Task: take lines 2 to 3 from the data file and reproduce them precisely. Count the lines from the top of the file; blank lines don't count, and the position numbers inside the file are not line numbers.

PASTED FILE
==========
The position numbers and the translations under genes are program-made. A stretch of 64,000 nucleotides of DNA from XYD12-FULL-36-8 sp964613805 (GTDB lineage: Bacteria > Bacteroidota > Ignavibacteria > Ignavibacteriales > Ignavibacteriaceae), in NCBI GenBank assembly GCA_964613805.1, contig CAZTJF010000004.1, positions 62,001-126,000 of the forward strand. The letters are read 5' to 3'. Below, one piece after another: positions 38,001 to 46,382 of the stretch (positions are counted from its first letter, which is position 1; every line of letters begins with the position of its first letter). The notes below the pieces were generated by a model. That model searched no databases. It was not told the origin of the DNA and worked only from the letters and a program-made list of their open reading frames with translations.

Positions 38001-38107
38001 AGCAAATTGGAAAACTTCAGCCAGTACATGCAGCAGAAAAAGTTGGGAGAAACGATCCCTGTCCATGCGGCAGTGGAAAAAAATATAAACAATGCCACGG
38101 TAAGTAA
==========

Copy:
Positions 38001-38107
38001 AGCAAATTGGAAAACTTCAGCCAGTACATGCAGCAGAAAAAGTTGGGAGAAACGATCCCTGTCCATGCGGCAGTGGAAAAAAATATAAACAATGCCACGG